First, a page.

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Prime Rib CertificatePrime Rib Certificates

Corporate Prime Rib Gift Certificates for your business, employee appreciation or for your customers as customer giveaways during the holidays; Christmas, Thanksgiving, Easter and Halloween. Prime rib is the culinary king of beef roasts. It is a great alternative to the holiday ham or turkey. Give your corporate gift recipients the choice of prime rib by ordering one of our gift certificates that offer the option of prime rib. Get gift certificates for your business, call 1-800-288-8671.

What Is Prime Rib?

Prime rib is type of roast beef which is made from primal cut near the rib. This area contains the most tender and flavorful sections of the meat. This is what designates the “prime” rib as the highest quality of beef roast. It is usually prepared with the bone in and served with the natural juices in a simple pan.

Marbling of the fat in the meat is what delivers the unmatched rich flavor of the prime rib. In fact the visible marbling is one of the key qualities looked for when grading meat.  In fact restaurants that offer prime rib must use beef roasts that have been graded as prime by the USDA.

How To Prepare Prime Rib

Medium rare roasting is the traditional way of preparing prime rib. There are a number of techniques used in kitchens across the country. All with their own regional variants and flair for heat source and spices that might be added.

Generally speaking the highest point in heat during the cooking of prime rib happens right in the beginning. A quick hard searing of the meat helps seal in some of the juices and maintains that rich flavor. Other prime rib lovers choose to slow roast their prime rib. This still involves searing the meat, but it is seared at the end of the cooking process.

Preparing your prime rib with the bone in generally leads to more moisture and better flavor. Roasting with bone in also provides a natural roasting rack using the ribs to hold up the meat. With that said it is still more than possible to prepare a perfect boneless prime rib that wows your friends and family.

Prime Rib Prep Tips

French Cut Prime Rib – If you want a visually impressive prime rib roast you might choose to take this optional step. When you are at your store you can ask your butcher to scrape the fat, meat, and cartilage away from the exposed sections of bone. This is meant to give people the ability to take a section and eat it without soiling their fingers.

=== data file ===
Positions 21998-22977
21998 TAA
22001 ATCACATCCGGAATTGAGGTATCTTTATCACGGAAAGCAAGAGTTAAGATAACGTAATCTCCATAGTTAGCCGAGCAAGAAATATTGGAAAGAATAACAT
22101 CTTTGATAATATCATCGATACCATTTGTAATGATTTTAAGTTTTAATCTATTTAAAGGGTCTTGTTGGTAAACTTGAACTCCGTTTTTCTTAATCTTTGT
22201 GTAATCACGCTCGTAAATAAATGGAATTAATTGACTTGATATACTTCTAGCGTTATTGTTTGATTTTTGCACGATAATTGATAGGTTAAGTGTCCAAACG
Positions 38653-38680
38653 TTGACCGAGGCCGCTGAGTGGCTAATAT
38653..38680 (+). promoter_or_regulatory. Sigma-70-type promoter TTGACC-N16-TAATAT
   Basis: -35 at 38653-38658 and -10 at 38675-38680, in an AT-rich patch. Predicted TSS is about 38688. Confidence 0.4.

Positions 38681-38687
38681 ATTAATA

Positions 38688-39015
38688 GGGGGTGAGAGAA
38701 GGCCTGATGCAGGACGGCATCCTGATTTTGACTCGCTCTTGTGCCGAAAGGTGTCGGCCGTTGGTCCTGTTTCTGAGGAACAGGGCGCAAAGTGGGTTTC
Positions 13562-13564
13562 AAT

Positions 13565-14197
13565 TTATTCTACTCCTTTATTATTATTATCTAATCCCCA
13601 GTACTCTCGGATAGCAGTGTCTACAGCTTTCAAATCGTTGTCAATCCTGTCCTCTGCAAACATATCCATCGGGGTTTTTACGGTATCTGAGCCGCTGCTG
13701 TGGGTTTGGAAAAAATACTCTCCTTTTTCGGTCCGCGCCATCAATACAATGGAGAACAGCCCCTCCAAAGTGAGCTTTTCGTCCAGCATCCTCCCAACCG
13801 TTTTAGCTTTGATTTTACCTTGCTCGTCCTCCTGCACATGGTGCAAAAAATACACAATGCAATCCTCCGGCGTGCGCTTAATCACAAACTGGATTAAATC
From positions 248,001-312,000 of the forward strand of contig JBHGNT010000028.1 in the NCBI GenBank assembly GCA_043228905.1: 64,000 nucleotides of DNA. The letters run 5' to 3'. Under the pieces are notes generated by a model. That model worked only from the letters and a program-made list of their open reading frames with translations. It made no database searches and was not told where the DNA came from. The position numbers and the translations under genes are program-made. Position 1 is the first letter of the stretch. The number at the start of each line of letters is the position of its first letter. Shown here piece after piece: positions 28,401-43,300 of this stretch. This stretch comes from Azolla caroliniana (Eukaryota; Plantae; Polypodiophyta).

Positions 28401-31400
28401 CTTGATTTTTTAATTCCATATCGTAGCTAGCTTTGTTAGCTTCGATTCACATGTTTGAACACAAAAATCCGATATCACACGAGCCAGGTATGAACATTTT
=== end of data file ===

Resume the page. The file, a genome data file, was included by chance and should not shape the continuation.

How many pounds do I need? – It really depends on how many are attending your dinner and if you want everyone to get rib bones. Generally speaking you want to plan about a pound per person. Single bone roasts will feed two adults. If you have a gathering of 8-10 people you may considering getting a 4 bone prime rib roast. If you want everyone to be able to get a prime rib bone you will need to consider cooking an extra rack for your gatherings.

Give It The Smoking Grill – You can add a level of flavor to your prime rib that most won’t think of. You can burn some hardwood to add flavor and richness. Woods that add extra dimensions of flavor include oak, cherry, and hickory.  To add that flavor to your prime rib soak your wood chips for 30 minutes. Drain them and toss them directly on your coals. You can also pace them in the smoker box on your grill, if you have one.

Precisely Prepared – All meat tastes better when cooked to the right temperature. One of the most common ways that meat gets ruined in home cooking is over cooking. While you don’t want to risk serving undercooked meat to your guests, you also don’t want to chop up some charcoal prime rib.

To get this right you will need to invest in an instant read meat thermometer. You need to know the exact temperature of your meat while it cooks. If you want a rare prime rib you should aim for the center of the meat to ready 120° to 125°F. Medium rare should be cooked another 10 degrees hotter, but care should be taken not to exceed that temperature. Meat continues to cook after it has been removed from the oven and it runs the risk of drying out and the meat fibers shrinking if it is overcooked.

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